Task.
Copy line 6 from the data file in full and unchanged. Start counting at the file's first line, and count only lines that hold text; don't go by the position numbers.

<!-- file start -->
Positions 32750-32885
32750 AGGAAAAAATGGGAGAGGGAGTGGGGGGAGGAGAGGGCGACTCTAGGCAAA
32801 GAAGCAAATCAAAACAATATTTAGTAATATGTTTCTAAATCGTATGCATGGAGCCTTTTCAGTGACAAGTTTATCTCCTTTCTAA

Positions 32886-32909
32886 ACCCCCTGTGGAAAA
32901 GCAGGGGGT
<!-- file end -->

32901 GCAGGGGGT